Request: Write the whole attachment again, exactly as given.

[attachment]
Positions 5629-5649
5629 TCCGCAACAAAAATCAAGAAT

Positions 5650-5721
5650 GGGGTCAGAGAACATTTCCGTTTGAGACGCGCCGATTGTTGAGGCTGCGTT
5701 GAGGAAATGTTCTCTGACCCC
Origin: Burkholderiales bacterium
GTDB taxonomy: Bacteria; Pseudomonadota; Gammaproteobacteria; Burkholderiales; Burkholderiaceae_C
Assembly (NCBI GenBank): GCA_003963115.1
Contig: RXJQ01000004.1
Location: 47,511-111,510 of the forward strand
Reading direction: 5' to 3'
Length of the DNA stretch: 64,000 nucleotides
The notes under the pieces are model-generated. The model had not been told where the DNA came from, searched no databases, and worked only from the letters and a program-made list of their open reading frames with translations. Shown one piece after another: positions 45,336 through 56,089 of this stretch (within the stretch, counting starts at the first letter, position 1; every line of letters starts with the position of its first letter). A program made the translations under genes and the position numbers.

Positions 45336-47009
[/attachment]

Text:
Positions 5629-5649
5629 TCCGCAACAAAAATCAAGAAT

Positions 5650-5721
5650 GGGGTCAGAGAACATTTCCGTTTGAGACGCGCCGATTGTTGAGGCTGCGTT
5701 GAGGAAATGTTCTCTGACCCC
Origin: Burkholderiales bacterium
GTDB taxonomy: Bacteria; Pseudomonadota; Gammaproteobacteria; Burkholderiales; Burkholderiaceae_C
Assembly (NCBI GenBank): GCA_003963115.1
Contig: RXJQ01000004.1
Location: 47,511-111,510 of the forward strand
Reading direction: 5' to 3'
Length of the DNA stretch: 64,000 nucleotides
The notes under the pieces are model-generated. The model had not been told where the DNA came from, searched no databases, and worked only from the letters and a program-made list of their open reading frames with translations. Shown one piece after another: positions 45,336 through 56,089 of this stretch (within the stretch, counting starts at the first letter, position 1; every line of letters starts with the position of its first letter). A program made the translations under genes and the position numbers.

Positions 45336-47009